The total voltage developed by the booster stages appears across terminals 37 and 39. Since the booster stages are in series, this total voltage is the sum of the voltages across capacitors C5. The booster stages constitute means for developing a voltage from current in at least one of the lines sufficient to maintain excitation of the generator during an excessive output current condition and for impressing said voltage upon the field winding. When excessive current is flowing in only one line, the total voltage is 30 V; when excessive current is flowing in two lines, the total voltage is 60 V; and when excessive current is flowing in all three lines, the total voltage is 90 V. As one can readily see, these voltages are substantially those needed to maintain excitation of generator 11 during those particular conditions. That is, booster stages 41, 43 and 45 develop the voltage needed, and only the voltage needed, to maintain excitation of the generator during the particular condition occurring. Ninety volts, for instance, are not impressed upon the field winding during a line-to-line short; only 60 V are.
In each stage, voltage divider 75, transistors Q5 and Q7, and zener diode Z5 constitute means for regulating the maximum voltage developed by that stage during excessive output current conditions in its associated output line. They limit the maximum voltage to around 30 V as follows: The base of transistor Q5 cannot exceed the breakdown voltage of zener diode Z5. Whenever the voltage on its emitter, which is determined by the voltage across capacitor C5 and the setting of potentiometer 77, exceeds the breakdown voltage, transistor Q5 conducts. Potentiometer 77 is set so that this occurs near when the voltage across capacitor C5 is about 30 V. When transistor Q5 conducts it charges capacitor C7 and thereby impresses an increasing voltage upon the emitter of unijunction transistor Q7. The maximum voltage on the upper base of transistor Q7 is limited to slightly more than the breakdown voltage of zener diode Z5, and this voltage is impressed upon that base every half cycle at the same time the maximum voltage out of diode bridge 67 is impressed across SCR 69. When the voltage on the emitter of transistor Q7 reaches roughly 70% of the voltage on the upper base, transistor Q7 conducts, discharging capacitor C7. Since the lower base of transistor Q7 is connected to the gate of SCR 69, the conducting of transistor Q7 causes that SCR to conduct. The SCR continues conducting for the remainder of the half cycle. This shorts the diode bridge and allows the voltage across capacitor C5 to decay as it supplies energy to the generator field. As the current from the bridge falls to zero at the end of the half cycle, SCR 69 stops conducting again, thereby eliminating the short across the diode bridge as before. This process repeats for each subsequent half cycle of the current. Capacitor C5 charges up during each half cycle until the predetermined voltage is reached, at which point SCR 69 conducts, shorting the diode bridge and allowing the voltage across capacitor C5 to decay somewhat. Thus, during each half cycle when capacitor C5 reaches the proper voltage, transistor Q7 gates SCR 69 to prevent further charging of the capacitor. Since each stage regulates its maximum voltage in precisely the same way, the total voltage of stages 41, 43 and 45 is limited to 30 V, 60 V or 90 V, depending upon the number of lines in which excessive current is flowing.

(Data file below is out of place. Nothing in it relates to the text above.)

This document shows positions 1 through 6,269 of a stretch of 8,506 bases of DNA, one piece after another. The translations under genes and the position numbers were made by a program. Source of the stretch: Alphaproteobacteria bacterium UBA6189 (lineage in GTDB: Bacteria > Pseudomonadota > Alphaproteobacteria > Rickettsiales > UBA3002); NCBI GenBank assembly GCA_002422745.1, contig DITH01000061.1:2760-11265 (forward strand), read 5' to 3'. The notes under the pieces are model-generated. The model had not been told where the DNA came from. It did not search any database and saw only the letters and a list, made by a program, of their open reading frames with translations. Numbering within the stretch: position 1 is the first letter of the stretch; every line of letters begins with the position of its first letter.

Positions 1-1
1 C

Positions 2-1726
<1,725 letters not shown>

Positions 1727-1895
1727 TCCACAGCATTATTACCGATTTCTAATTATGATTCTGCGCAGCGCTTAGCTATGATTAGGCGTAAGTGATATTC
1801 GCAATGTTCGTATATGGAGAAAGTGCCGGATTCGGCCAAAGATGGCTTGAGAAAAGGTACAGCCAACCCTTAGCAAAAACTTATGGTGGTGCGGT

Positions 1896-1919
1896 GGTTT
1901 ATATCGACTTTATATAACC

On occasion, after the voltage from the booster stages is impressed upon field winding 21, the generator output voltage increases to above the level at which the sensing unit originally signalled an excessive output current condition. If the sensing unit turned off as the voltage increases at the same level at which it turned on as the voltage decreases, it would at that point turn off the booster stages by relighting LEDs 61, 63 and 65. This, of course, is undesirable. Sensing unit 47 has hysteresis or a differential built in to prevent such symmetrical behavior. Capacitor C3 and resistor R5 ensure that the voltage at which the LEDs turn back on significantly, e.g., by 5 V, exceeds the voltage at which they were originally turned off. That is, they constitute means for producing a differential in the response of sensing unit 47 to rising and falling voltage levels.
The present invention has applications not readily apparent. Not only does it prevent collapse of the generator's field during ordinary overloads and fault conditions, but also it is very useful in dealing with temorary overloads such as occur during the starting of a large electric motor. The starting current of such a motor far exceeds its operating current, and therefore such a motor puts quite a burden on smaller generators. With the system of the present invention, however, the predetermined voltage at which the sensing unit enables the booster stages is set at a relatively high level, e.g., at 100 V, and when the output voltage of the generator drops to that level, booster stages 41, 43 and 45 impress their voltages upon the field winding. This causes a quick boost in the current available from generator 11, thereby facilitating the starting of such motors.
In view of the above, it will be seen that the several objects of the invention are achieved and other advantageous results attained.
As various changes could be made in the above constructions without departing from the scope of the invention, it is intended that all matter contained in the above description or shown in the accompanying drawings shall be interpreted as illustrative and not in a limiting sense.
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|U.S. Classification||322/25, 322/27, 322/86, 361/20|